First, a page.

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Revenge of the Tao: Tao Te Ching – Chapter 11

It’s taken pretty much three months to decompress from school and build motivation for posting again, which I did not anticipate, but I am finally ready to get back to it. Next week I will get back on track with weekly Thursday posts discussing specific chapters of the Tao Te Ching, but I wanted to go ahead and jump back in today with chapter eleven.

Thirty spokes share the wheel’s hub;
It is the center hole that makes it useful.
Shape clay into a vessel;
It is the space within that makes it useful.
Cut doors and windows for a room;
It is the holes which make it useful.
Therefore benefit comes from what is there;
Usefulness from what is not there.

Taoism is a philosophy of balance and rhythm. Taoist thought seeks to give form in simple terms to the duality of all things in the natural world, giving us a perspective from which to view the world that will, hopefully, allow us to live our lives more content and free of stress. The most fundamental of these dualities is that of emptiness and substance, the two states that govern our lives in ways we don’t often consider.

Emptiness is usefulness. It is potential. But potential is there to be used, to be defined by and balanced out by substance. I had a friend several years ago that once told me he would almost rather sit at home and think about all the things he could go out and do than to actually go out and do any of them. In his mind, once he committed to one activity, he had eliminated all of his other options. That may be true, but what benefit was realized from sitting on the potential use of time? None that I can see. He could have realized so much benefit from that time, but he chose to live out of balance.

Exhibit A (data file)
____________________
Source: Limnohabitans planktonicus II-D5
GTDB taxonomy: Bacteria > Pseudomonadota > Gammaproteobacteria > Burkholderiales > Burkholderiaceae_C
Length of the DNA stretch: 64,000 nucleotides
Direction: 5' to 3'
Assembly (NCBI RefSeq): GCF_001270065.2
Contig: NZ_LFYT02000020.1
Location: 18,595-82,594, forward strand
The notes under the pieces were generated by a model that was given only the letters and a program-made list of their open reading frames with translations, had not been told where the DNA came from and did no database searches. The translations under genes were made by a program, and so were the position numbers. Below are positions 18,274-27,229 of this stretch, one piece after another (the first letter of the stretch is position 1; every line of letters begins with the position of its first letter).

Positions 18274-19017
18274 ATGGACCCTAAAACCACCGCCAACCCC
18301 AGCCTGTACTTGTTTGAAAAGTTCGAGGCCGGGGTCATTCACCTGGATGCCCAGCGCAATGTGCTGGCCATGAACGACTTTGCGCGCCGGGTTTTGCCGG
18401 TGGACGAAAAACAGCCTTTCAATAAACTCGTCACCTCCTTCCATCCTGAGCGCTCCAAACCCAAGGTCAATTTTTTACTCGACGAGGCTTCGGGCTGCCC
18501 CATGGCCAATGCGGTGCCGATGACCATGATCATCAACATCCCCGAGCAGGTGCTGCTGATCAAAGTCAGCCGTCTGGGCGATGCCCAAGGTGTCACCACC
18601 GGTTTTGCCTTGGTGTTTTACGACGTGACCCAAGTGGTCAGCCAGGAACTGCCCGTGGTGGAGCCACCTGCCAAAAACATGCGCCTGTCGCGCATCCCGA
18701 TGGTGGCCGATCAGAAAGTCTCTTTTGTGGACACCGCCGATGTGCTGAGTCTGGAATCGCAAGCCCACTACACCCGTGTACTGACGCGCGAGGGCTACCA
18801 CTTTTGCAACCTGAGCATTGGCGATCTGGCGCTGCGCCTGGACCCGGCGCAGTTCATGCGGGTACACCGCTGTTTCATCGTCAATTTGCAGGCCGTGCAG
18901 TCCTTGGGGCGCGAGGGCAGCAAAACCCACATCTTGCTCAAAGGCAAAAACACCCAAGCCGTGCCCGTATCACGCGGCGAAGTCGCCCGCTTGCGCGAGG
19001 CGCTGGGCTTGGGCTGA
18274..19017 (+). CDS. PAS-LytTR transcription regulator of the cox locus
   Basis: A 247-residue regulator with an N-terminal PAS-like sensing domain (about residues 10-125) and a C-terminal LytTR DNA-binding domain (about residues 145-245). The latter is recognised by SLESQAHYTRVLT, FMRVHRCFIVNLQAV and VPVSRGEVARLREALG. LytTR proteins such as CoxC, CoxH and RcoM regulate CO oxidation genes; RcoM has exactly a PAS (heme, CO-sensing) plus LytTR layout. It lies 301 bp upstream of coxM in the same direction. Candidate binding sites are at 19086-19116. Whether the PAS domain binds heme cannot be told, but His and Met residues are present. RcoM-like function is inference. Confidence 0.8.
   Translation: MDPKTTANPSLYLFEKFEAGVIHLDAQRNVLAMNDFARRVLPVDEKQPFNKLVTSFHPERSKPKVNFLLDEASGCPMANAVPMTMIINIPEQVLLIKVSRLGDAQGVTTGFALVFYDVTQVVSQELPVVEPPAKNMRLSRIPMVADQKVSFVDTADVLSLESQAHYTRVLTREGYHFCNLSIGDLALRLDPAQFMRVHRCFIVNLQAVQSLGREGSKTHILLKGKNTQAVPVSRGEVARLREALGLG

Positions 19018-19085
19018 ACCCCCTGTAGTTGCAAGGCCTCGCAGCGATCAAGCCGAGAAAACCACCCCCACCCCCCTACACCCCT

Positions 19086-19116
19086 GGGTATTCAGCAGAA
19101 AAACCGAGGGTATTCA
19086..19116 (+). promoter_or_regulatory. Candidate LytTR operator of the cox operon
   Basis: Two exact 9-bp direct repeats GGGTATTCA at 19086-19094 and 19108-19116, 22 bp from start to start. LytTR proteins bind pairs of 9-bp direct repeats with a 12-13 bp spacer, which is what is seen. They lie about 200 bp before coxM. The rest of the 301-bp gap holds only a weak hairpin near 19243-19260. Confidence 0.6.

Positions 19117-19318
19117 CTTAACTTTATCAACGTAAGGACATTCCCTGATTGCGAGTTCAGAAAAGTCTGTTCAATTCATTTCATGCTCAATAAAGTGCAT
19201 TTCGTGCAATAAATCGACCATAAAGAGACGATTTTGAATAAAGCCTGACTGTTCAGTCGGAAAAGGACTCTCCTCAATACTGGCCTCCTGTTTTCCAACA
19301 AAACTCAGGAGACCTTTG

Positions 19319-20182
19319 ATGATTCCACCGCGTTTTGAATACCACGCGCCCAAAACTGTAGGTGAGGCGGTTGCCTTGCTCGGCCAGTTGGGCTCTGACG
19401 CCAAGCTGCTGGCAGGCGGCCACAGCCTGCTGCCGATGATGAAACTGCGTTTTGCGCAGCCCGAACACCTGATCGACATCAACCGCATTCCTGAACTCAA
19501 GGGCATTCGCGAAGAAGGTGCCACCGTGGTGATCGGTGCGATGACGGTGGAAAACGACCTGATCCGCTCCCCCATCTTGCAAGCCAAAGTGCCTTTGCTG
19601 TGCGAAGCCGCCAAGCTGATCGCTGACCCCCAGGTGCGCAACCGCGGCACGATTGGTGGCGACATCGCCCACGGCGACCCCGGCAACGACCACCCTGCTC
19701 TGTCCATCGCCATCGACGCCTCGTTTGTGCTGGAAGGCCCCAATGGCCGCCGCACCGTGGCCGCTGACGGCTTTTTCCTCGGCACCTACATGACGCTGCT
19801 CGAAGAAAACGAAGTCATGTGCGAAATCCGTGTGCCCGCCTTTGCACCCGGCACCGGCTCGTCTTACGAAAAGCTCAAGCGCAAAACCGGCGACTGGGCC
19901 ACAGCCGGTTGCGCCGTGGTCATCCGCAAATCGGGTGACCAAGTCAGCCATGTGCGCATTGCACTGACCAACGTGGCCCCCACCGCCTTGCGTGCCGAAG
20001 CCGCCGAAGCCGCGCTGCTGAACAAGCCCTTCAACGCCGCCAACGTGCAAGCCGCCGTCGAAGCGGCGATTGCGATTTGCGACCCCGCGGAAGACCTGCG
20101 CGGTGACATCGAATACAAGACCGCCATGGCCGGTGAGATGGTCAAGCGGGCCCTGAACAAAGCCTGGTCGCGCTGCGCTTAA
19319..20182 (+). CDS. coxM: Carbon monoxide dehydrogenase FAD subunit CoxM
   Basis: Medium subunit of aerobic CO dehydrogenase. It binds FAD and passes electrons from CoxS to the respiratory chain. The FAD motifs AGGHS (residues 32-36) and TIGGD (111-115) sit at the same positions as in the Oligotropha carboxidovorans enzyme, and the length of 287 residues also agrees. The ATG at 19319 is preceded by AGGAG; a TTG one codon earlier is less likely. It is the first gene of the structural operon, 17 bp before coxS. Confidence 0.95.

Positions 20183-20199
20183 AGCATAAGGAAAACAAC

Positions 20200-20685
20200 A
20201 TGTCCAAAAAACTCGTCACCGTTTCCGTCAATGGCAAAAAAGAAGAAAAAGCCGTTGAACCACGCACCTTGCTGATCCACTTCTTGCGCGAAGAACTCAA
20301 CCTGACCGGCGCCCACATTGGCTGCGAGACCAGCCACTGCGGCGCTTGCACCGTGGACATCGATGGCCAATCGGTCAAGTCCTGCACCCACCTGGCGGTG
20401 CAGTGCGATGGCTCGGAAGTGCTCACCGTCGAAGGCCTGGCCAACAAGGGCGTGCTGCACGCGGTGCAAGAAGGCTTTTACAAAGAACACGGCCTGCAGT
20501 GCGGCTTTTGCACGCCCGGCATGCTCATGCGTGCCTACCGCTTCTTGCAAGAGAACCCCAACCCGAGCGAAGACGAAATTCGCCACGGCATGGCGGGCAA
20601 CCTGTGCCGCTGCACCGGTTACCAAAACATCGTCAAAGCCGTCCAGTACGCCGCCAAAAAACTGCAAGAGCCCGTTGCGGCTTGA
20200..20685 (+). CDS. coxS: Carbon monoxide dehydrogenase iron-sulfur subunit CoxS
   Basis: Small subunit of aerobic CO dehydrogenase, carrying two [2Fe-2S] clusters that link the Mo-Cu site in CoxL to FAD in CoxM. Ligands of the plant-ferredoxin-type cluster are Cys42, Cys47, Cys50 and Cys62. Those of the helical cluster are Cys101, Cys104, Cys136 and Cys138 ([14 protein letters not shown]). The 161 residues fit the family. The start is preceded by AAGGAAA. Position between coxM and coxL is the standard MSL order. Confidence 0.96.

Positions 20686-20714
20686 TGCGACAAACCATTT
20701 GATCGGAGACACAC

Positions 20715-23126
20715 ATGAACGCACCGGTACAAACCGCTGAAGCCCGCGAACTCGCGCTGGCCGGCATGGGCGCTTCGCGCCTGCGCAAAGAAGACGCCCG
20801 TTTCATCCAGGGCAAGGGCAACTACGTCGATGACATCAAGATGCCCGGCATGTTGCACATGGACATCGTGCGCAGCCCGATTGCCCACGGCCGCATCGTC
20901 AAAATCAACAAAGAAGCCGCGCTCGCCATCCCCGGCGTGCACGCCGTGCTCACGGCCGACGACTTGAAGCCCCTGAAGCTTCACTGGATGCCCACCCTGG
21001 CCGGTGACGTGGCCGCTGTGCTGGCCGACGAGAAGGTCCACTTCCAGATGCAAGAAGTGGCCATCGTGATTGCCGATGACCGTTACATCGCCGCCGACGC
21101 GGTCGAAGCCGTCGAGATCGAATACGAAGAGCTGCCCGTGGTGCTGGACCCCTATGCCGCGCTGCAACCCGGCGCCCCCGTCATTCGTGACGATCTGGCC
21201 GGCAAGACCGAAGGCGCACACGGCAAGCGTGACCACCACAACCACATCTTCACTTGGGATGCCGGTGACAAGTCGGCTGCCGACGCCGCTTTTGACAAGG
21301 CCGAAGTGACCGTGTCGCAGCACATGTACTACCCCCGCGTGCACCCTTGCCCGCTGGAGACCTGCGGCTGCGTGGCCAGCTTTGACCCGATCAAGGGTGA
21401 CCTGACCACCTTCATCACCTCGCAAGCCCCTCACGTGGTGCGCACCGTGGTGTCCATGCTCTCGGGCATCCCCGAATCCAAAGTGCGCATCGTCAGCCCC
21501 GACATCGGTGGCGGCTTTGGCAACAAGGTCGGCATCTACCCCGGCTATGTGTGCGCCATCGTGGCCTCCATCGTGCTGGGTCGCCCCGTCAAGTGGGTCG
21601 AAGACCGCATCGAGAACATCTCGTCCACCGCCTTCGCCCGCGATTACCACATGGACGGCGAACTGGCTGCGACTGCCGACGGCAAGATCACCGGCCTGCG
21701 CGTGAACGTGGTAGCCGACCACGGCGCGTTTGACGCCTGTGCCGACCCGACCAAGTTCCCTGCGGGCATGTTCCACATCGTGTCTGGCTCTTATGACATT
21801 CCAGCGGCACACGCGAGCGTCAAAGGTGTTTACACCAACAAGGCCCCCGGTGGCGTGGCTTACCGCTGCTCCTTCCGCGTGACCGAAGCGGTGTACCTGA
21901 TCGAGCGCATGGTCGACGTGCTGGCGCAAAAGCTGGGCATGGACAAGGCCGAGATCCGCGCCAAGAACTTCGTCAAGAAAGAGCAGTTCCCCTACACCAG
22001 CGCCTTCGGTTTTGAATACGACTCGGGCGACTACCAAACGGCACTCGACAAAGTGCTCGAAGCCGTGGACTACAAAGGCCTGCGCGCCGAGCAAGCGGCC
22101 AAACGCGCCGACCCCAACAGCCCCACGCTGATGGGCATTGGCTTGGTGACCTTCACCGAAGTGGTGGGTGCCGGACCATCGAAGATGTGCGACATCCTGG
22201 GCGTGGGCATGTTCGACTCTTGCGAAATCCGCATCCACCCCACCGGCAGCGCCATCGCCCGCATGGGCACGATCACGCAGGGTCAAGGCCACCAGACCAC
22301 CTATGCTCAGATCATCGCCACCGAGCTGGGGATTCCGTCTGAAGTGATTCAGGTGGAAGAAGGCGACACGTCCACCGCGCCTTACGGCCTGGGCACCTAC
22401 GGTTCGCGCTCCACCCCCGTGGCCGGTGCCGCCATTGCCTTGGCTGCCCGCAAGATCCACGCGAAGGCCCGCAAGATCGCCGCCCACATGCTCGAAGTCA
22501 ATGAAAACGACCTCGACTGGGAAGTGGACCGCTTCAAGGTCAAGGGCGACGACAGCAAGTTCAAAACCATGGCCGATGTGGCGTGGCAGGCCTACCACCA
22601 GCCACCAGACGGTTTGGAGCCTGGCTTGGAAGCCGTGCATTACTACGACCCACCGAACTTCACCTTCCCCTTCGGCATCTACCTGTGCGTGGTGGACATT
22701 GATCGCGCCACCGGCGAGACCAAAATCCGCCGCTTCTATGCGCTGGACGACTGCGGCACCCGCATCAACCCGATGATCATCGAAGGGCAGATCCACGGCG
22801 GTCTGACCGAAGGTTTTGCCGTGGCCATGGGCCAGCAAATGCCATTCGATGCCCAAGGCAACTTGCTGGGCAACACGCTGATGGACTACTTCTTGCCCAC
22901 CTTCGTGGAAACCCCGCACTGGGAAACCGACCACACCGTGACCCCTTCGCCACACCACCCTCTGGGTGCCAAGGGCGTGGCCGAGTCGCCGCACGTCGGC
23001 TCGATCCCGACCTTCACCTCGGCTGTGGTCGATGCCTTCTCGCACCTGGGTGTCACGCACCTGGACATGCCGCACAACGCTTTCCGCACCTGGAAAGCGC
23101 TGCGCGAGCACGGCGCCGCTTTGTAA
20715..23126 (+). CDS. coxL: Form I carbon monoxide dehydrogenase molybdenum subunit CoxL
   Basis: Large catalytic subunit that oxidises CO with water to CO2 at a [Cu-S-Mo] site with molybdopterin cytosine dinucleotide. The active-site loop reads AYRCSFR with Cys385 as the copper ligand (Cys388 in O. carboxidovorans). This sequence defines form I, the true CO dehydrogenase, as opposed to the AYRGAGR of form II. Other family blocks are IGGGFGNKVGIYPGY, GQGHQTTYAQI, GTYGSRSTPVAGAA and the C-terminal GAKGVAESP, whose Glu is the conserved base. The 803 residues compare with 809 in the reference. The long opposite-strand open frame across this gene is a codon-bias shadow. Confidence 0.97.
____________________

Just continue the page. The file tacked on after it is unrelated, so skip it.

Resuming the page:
Conversely, substance, filling up that emptiness, realizes benefit. But in order for that to be the case, there must be some emptiness to be filled. Another friend is quite the opposite of the one mentioned previously. This friend has all of his time filled. He is always rushing about, spreading himself thin across a thousand obligations. If an opportunity arises for some activity that he would enjoy or benefit from, he cannot take it, for he has no empty space to fill. I think again on an earlier chapter of the Tao Te Ching that said it’s better to stop short than to fill to the brim. Overfilling leads to spilling, to waste and unhappiness.

Using potential in a beneficial way is the real challenge, at least for me. I, like so many others, often waste a lot of time with meaningless distractions that do not add much benefit to my life. Take Facebook, for example: it is a useful tool for keeping up with many of the people I care about, but if I opted to take much of the time I spend on there and actually go and spend time with those people, the interaction would be much more rewarding, the relationships much stronger and more fulfilling. In a sense, tools like Facebook allow us to maintain the potential – in this case potentially strong relationships – at the expense of the actual benefit. Would I not find it more enjoyable to have a smaller number of strong relationships than a large number of potential relationships?

But that’s just one example. I could harp on video games, television and a myriad of other things that I often spend too much time on. That’s not to say that I should eliminate those things from my life; I am a firm believer in the benefit of leisure activities and passive entertainment. But it is important to find balance and to make sure that I am using my time in the way that makes the best use of that potential in terms of what give me that more fulfilling, stress-free life that I seek.

That is ultimately what I get from this chapter of the Tao Te Ching: balance potential and benefit and you can be happier. Use potential, but use it wisely and always with an eye on returning to that state of potential to keep the cycle moving.

(Side note: While writing this, I was listening to first Charlie Byrd and then to Christoph Heeman and Andreas Martin. These are great things to listen to while writing.)


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Thursday Tao: Tao Te Ching – Chapter 10